If you’ve been anywhere near children before, you’re probably no stranger to them running about wildly everywhere, even in public.
Which makes getting injured much more common than you’d think.
But sometimes, what might appear to be some harmless running about might end up coming with a much heftier price tag later on.
And it seems like this was originally the case for a family in Hong Kong when a child accidentally damaged a life-sized figurine.
Recently, Facebook user Charles Zen Room uploaded the following photos on Facebook, detailing how a young boy ran into an exhibition figurine at a toy exhibition.
According to the post, the figurine was a 1.8 metre-tall Teletubbies Laa-Laa figurine which was hollow on the inside.
The incident took place at Kk plus, a toy shop at Langham Place in Mong Kok, Hong Kong on Sunday (22 May).
Through the photos, it seemed like a young boy accidentally ran into the figurine, causing it to collapse and break into pieces.
The post also included a receipt from the boy’s parents, and it appeared that they had to pay HK$33,600 (approximately S$5,880) to the store for the damage caused.
Company’s Initial Statement
Kidsland International, the parent company of the toy store, initially released a statement on Tuesday (24 May) morning to announce that the incident had been settled through mutual consent, and that the store only charged the boy’s parents for the cost of the Teletubby sculpture.
For the uninformed, Kidsland International is a listed toy retailer and the official LEGO agent in Hong Kong.
According to the statement, the display was a prototype of the first printing, with the original undiscounted price being HK$52,800 (approximately S$9,235).
“The cost of a prototype involves copyright and design, research and creation, as well as the reinforced packaging fees and transportation costs,” it explained.
In addition to that, the company also noted that the displayed figurine was put up in November last year and had never caused any inconvenience to customers prior to the incident.
Backlash from Public, Company Apologises
After Kidsland International released its statement, many netizens were left infuriated.
The reason? Many people thought that it’s an intentional “scam” and “trap” by the company to pocket the money of the boy’s parents.
Within less than a day, the post attracted around 20,000 “Angry” reactions on Facebook, with many netizens urging the store to return the customer’s compensation.
The post was then promptly deleted from the company’s Facebook page.
Refund Issued to Boy’s Parents, Store Admits They Could Have Done More
According to The Standard, the store manager confirmed on Tuesday (24 May) that the management team from Kidsland International had gotten in touch with the boy’s parents, and that the store had removed all exhibits over one metre in height.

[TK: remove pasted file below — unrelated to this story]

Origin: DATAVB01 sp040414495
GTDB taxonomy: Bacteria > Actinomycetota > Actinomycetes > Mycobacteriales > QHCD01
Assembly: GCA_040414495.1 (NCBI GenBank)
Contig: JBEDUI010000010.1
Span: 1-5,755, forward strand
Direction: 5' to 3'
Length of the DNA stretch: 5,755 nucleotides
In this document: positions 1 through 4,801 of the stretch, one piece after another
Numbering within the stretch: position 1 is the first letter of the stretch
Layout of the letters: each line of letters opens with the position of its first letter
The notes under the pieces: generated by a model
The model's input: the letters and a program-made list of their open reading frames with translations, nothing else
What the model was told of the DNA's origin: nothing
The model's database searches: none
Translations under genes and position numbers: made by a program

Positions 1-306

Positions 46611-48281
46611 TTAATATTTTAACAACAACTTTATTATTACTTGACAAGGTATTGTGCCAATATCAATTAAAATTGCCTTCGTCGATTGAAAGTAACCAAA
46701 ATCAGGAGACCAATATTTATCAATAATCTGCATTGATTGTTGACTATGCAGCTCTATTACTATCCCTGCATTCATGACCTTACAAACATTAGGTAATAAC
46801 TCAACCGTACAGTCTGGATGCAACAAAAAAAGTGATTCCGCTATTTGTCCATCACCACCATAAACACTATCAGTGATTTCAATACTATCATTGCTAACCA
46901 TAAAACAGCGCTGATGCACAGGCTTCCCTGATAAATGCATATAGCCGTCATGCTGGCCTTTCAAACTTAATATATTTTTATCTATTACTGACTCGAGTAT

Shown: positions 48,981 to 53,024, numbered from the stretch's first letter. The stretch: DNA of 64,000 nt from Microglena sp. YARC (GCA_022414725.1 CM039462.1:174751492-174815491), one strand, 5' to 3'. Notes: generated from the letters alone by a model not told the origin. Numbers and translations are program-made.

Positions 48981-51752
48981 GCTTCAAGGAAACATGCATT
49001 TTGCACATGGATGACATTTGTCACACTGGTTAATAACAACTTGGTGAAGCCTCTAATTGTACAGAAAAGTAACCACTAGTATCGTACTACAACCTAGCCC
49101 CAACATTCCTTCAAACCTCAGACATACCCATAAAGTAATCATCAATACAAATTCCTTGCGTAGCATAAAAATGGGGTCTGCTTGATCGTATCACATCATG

They also refunded the customer the full amount of HK$33,600.
Apart from that, the company announced that they will be taking further steps to discuss how to better resolve such issues, as well as how to better prevent large exhibition figurines from being damaged in the future.
The manager also noted that after a round of discussion, the shop acknowledged that they could have done better to prevent the incident and took responsibility for it.
There were also rumours spreading online that three other similar incidents had happened to the company in the past. With regards to that, the manager declined to comment and did not indicate whether it was true or not.
According to Hong Kong Barrister Albert Luk Wai-hung, individuals of various ages are expected to uphold various degrees of legal responsibility in Hong Kong.
In the case of children who are ten years old or younger, they are exempt from bearing any form of criminal or civil liability.
This meant that the store should not have made the parents pay for the broken figurine.
Reaction of Boy’s Parents
As for the parents of the boy, who is five years old, his father mentioned that they received a call from the shop manager.
They received the statement from Kidsland International and deemed it acceptable.
The store also offered to gift his son a toy as a gift, but the family rejected it as they were “not looking for advantages” out of the unfortunate incident.
Based on reports by The Standard, different individuals had different perspectives and opinions regarding the incident.
One customer who was at the store felt that both parties were jointly responsible and expressed that it would be best if the parents and the store could settle the issue in a civil manner.
The customer also added that if the sculpture had fallen on someone else and hurt them instead, it would have been much harder to decide who was at fault.
Another individual, a grandfather with a two-year-old granddaughter, mentioned that he would file a police report if something like that happened to him.
He noted that children tend to run about, which makes him anxious about similar incidents happening around him.
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Featured Image: Facebook (Charles Zen Room)